Friday, August 28, 2009
According to Jones, 85 percent of fact-based news comes from newspapers. Other media, including TV and the websites, pick up their news and analysis from what's uncovered by newspapers. This has been true for a long time -- I've seen many cases were NY Times stories set the agenda for the morning shows and have a domino impact throughout the day. Jones says that's still the case today.
The news is not merely what happened yesterday, but an awareness and context for information. For example, it can takes months of investigative journalism to sort truth from rumors and provide the public with information.
And, Jones claims, 150-word articles on a website are not designed to ferret out that kind of news.
The solution: We continue to need organizations that track and uncover news. It just might not be traditional newspapers, although Jones is more optimistic on this point. Well worth checking out. Or, if you don't have time, check out Harold Evans' review in the New York Times.
Thursday, August 27, 2009
I don't think the press release is dead yet. Well, the old fashioned, text-only release from a decade ago isn't doing too well, but web-enabled, multimedia press releases are doing fine.
I also read that blogging is dead.
And certainly print newspapers are dead.
Now, the Wall St. Journal, in an article entitled, "Speaking Truth to PowerPoint," suggests that PowerPoint is past its prime.
That's one item I would like to believe is past its prime.
While PowerPoint is a significant improvement over slide shows -- cheaper, more resilient (no broken glass slides), more portable (can fit on a flash drive instead of having to lug a carousel and a slide projector), and easier to update. We've all been through too many boring presentations known as death by PowerPoint.
As it is, the highly regarded tech conference DEMO has a number of rules for presenting companies, but one of the more challenging rule is "No PowerPoint." Why, Neal Silverman, a DEMO exec, is quoted in the Sept. Fast Company, "We're looking for real products, not canned presentations." So they don't want presenters relying on PowerPoint as a crutch.
The only question: what replaces PowerPoint?
Wednesday, August 26, 2009
But when it decided to launch a business oriented Vanity Fair called Conde Nast Portfolio, I had some doubts.
The magazine was well-written. But just as Vanity Fair often seems like an upscale People magazine, with a strong focus of inside Hollywood and inside Manhattan scandals, Conde Nast Portfolio seemed like it was primarily focused on hedge funds, Wall St. and the media world -- which left most of the business world.
For our clients, it was unpitchable. They didn't cover tech, for example. There was not way in, from our perspective. Nor would our clients be interested, really, in the readers of the magazine -- even though I was a subscriber.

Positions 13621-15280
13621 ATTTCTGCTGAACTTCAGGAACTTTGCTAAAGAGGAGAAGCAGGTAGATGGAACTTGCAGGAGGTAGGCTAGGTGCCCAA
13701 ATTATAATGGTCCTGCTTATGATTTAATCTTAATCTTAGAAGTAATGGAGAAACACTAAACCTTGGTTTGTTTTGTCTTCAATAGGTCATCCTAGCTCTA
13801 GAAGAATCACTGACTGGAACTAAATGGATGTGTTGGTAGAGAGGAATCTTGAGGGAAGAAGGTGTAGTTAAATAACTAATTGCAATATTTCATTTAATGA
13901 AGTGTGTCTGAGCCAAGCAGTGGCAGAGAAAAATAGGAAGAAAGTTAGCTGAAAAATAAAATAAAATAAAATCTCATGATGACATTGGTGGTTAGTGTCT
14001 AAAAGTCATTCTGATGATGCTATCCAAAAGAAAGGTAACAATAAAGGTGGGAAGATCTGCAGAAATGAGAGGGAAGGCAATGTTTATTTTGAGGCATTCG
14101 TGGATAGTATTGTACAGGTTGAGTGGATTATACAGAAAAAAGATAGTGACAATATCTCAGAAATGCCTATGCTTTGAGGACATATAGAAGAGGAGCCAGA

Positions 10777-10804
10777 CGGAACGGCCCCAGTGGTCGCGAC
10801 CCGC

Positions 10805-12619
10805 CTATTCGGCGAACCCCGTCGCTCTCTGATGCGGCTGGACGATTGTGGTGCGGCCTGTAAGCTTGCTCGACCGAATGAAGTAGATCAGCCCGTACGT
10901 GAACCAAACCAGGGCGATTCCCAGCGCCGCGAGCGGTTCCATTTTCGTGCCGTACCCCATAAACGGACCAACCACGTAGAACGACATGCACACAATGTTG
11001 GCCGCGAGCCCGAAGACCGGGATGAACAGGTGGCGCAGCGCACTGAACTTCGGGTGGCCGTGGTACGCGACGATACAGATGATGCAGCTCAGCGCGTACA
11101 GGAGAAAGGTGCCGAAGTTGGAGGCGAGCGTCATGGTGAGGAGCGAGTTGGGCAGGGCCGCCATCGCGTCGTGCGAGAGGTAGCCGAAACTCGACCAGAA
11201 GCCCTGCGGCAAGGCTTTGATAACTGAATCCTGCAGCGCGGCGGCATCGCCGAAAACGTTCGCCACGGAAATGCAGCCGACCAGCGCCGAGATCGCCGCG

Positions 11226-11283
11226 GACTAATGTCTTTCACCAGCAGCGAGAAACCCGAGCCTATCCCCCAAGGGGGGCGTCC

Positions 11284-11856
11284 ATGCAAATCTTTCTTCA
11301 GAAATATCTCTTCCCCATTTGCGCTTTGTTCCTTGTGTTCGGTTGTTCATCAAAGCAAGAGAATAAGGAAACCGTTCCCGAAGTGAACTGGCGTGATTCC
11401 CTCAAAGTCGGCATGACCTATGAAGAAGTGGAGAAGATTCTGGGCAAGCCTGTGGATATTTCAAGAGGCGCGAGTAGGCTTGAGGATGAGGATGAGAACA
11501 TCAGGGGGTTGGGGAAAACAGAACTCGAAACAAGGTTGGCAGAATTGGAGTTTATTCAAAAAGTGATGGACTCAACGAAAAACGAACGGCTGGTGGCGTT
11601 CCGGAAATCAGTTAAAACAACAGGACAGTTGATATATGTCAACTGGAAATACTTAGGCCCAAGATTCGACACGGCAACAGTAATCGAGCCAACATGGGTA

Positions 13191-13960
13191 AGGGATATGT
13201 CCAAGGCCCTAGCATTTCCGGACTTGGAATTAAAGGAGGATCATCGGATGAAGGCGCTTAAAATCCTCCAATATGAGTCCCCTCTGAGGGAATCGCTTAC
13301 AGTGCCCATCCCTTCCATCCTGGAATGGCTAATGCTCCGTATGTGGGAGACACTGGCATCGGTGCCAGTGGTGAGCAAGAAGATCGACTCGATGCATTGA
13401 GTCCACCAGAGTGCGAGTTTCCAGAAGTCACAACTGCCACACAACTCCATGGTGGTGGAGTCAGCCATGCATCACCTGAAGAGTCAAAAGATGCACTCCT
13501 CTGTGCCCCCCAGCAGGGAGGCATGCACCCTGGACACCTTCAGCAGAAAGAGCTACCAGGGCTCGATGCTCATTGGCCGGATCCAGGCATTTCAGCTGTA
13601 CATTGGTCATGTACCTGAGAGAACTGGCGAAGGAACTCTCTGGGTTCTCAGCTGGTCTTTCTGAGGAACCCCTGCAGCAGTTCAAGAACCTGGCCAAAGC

In "Lessons learned from a closed "Portfolio,'" BtoBOnline quotes a disgruntled former editor, Jeffrey Chu, senior associate editor of Portfolio from early 2007 through last August, who said that when it came to pitch meetings -- the meetings in which reporters pitch stories they'd like to write -- "every thing could be a business story, but it had to be about rich people, hedge funds or finance...It was about rich people's toys. It was about dressing a diamond mining executive up in a fancy dress and making people look glamorous—but from worlds that kind of already were famous.”
The rest of the article looks at Portfolio as an advertising failure. But from my perspective, a business magazine that really doesn't cover business was the problem.
After all, people reading business magazines are not looking for scandals or glamour. What they want are either investment opportunities or management advice. Forbes provides the former; Fortune provides the latter; BusinessWeek provides news coverage with a smattering of the former and the latter.
But Conde Nast Portfolio provided neither. It often served up scandals among the wealthy, frequently those well known within Manhattan -- and the market for those stories and the people interested in them already have media outlets for that: Vanity Fair, the New York Observer and New York Magazine.
There wasn't room or interest in another option.
Tuesday, August 25, 2009
One of the points the article makes is that newspapers used to cost $0.05 in 1908, or about $2.67 today -- that's still more than most daily papers charge. (Sunday's editions are often more expensive.) The reason: publishers dropped the price to boost circulation to be able to increase the fees they charge advertisers.